How We Cope with Recession Today

Posted by Mrs Money on May 7th, 2008

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78567838.jpg It’s no hidden fact that recessions are cyclical. In fact, it seems that they happen around every ten years, with the exclusion of the current recession we are in. The current recession has hit the United States only 5 years after the latest one. There is a bright side to everything though: most recessions last a maximum of two years. Here is a glimpse into the history of past recessions:

(2001-2003) (1990-1991) (1980-1982) (1973-1975)

What continues to astonish me is the difference in the way certain generations handle recession periods. Many people during a recession forgo large, expensive purchases as well as luxury items. They start buckling down on expenses, cutting back on items that aren’t an absolute necessity. It seems like more and more people are making their own laundry detergent, bread, and looking for other ways to be frugal. While I do believe that people are cutting back, I don’t think that people are sacrificing as drastically as say, in 1980.

The standard of living is a lot different than it was back in the Eighties. It seems that today people want bigger houses, bigger cars, better jobs, and more “toys”. I believe that part of the reason we are in such a crisis economically is because many families overextend themselves financially. The majority of the economic crisis is a result of people borrowing more money than their home is worth. If people would just cut back on the extravagancies, they would be in a much better financial situation.

The outrageous price of gas is probably one of the most prevalent points brought up every day. Back in 1980, gas prices were $1.25 for a regular gallon of gas, compared to today’s $3.75 a gallon. Every single consumer is affected by gas prices, either indirectly or directly. Gas prices go up, groceries go up, and many people struggle to pay their day to day expenses. There has been talk about a gas strike, but what would really have an effect on the gas companies would be if Americans would use less oil. If everyone cut back their driving, that would have more of an effect than boycotting large oil companies or not buying gas on certain days.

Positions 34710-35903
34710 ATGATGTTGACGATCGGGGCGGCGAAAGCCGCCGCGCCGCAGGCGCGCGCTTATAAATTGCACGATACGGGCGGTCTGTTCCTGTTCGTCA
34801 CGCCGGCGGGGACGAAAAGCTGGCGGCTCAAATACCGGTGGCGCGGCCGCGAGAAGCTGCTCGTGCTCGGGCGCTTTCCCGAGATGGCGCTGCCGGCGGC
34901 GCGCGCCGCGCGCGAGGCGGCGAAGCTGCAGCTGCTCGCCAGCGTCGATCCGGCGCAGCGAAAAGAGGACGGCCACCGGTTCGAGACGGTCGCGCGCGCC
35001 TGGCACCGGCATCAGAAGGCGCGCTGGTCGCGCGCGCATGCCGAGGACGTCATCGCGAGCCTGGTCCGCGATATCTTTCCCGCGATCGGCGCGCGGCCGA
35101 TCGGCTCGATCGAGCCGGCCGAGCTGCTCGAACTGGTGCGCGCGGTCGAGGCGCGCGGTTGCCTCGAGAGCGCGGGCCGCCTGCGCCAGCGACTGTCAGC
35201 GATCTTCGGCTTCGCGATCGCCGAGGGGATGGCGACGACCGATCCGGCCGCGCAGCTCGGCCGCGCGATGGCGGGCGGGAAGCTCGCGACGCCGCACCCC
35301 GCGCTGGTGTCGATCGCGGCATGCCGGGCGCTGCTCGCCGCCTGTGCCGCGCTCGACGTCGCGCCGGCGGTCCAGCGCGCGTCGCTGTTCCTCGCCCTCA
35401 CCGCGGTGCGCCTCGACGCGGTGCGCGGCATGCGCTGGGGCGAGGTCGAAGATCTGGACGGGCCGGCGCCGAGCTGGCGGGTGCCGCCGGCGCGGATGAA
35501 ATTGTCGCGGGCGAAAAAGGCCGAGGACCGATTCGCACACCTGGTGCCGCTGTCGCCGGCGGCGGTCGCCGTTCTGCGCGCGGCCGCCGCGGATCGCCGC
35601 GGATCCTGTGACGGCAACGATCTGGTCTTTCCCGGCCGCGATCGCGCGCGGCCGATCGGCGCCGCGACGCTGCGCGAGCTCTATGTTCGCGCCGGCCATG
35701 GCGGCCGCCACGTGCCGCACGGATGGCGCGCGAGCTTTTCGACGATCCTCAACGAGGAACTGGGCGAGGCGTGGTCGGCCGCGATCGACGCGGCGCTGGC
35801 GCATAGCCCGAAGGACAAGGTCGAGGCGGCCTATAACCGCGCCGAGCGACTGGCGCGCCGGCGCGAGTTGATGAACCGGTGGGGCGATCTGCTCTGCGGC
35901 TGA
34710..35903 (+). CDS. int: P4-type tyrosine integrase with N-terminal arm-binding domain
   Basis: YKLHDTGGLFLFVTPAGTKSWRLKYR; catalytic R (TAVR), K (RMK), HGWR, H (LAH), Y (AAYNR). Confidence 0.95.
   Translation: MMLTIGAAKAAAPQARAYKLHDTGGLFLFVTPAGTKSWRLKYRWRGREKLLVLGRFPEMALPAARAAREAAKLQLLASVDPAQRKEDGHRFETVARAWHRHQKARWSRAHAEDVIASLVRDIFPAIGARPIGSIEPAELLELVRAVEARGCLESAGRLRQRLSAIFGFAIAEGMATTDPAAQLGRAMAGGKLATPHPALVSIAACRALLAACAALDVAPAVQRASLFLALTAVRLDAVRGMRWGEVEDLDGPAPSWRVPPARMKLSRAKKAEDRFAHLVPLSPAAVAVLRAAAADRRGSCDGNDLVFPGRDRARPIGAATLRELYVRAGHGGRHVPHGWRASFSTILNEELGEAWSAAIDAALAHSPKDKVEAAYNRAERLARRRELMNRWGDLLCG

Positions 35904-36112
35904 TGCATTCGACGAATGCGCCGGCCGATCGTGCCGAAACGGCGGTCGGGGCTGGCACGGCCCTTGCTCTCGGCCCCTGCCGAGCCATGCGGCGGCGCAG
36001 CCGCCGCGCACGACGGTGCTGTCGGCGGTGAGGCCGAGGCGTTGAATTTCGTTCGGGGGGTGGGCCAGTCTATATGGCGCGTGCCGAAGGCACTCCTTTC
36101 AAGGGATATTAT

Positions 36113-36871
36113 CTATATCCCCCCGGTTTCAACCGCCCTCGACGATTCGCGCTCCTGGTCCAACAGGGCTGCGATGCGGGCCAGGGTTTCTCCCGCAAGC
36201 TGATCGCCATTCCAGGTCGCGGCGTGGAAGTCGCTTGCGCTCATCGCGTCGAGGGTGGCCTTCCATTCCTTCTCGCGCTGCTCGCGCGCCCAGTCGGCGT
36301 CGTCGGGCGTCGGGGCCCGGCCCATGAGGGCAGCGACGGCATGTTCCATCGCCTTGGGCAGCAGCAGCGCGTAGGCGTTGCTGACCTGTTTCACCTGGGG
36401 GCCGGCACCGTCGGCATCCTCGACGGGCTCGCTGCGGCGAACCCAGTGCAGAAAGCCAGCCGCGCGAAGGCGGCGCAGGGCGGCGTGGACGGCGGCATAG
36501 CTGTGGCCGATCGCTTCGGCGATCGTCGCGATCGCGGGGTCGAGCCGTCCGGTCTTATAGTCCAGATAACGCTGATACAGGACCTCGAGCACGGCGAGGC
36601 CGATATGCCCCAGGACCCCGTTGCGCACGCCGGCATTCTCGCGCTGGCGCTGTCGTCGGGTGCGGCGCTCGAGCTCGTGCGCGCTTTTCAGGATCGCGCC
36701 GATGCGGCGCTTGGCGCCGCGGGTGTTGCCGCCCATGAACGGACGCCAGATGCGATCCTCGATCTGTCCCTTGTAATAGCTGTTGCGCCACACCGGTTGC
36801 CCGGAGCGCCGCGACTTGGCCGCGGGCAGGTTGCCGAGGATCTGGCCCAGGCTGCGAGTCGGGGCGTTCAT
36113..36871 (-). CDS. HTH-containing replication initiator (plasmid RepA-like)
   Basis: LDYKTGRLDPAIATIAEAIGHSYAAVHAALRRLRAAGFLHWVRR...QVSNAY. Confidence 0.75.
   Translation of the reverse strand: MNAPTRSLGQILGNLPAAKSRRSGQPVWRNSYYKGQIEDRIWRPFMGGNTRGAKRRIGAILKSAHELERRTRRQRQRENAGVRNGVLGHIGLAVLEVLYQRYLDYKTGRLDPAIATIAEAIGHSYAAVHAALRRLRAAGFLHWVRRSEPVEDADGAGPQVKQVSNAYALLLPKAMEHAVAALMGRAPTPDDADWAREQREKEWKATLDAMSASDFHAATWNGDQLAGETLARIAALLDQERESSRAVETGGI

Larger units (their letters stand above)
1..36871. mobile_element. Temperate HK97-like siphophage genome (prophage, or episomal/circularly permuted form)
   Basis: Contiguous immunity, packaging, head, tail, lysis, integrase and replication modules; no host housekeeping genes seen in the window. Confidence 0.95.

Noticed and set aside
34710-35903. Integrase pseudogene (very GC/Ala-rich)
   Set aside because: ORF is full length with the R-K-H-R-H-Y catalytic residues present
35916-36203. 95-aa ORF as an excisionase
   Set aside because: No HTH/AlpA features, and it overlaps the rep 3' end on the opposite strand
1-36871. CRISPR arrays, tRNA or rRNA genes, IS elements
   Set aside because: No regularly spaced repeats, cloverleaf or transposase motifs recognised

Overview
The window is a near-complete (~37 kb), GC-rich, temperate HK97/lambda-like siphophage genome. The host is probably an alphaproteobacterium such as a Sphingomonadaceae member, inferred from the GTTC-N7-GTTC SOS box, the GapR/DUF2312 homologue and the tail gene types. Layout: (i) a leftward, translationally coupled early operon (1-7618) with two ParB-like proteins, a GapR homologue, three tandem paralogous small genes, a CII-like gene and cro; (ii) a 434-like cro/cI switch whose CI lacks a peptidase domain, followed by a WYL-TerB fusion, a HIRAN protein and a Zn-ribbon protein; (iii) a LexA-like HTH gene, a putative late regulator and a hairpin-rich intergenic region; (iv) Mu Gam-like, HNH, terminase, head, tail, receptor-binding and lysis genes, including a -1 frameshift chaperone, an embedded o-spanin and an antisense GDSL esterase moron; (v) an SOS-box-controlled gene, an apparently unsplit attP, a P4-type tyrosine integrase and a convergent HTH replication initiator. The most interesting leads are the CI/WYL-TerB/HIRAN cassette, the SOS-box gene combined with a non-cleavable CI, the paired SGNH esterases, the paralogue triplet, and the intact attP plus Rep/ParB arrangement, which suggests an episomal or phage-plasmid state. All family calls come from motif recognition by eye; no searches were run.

Personally I believe we will pull through this one way or another. I know that I’ve been dealing with the recession by limiting my fuel and energy consumption, paying down debt when I can, and saving every extra little bit of money I can in case something tragic happens. I am a worrywart by nature, and the more money I have in my savings account, the better I feel. I think it’s interesting how different people handle the recession. What are some things you are doing to cope with the recession?

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4 Responses to “How We Cope with Recession Today”


  1. Lynnae says:

    I agree with you that the reason so many people are in crisis is that they overextend themselves. I read on another blog (and I wish I could remember which one) that the recession might actually be good, because it will force people to take a hard look at their spending habits. Sometimes people have to hurt to make a change for the better.

    You’ve already read some of the things I’m doing. I just came in from watering my freshly planted garden. I can’t wait to eat my inexpensive, organic produce this summer! I’m getting back to the basics.

    Thanks for the link! Now I need to go check out your bread recipe!

    [Reply]

  2. Mrs Money says:

    Lynnae- Thanks for stopping by my site! Let me know if you make the bread recipe!

    [Reply]

  3. Loyal Reader says:

    While I certainly approve of thrift, and practice it myself, let’s not forget that a lot of people would lose their jobs if everyone became super-thrifty. For instance, restaurants would go out of business and their employees would lose their jobs if we all cooked every night.

    [Reply]

    Mrs Money Reply:

    I totally agree. I think that there are people that will always spend money however they want and I’m totally fine with that. I guess it’s just not in me to be frivolous with money. I don’t have a problem with the way people live their lives as long as they don’t file bankruptcy or live off the government. To each their own. And when I go out to eat, I try to go to locally owned restaurants to support those businesses. I feel better about it.

    I’m so glad you left the comment that you did. It is always good to have someone else’s perspective, even if it’s different than yours. You can learn something from everyone! :)

    [Reply]



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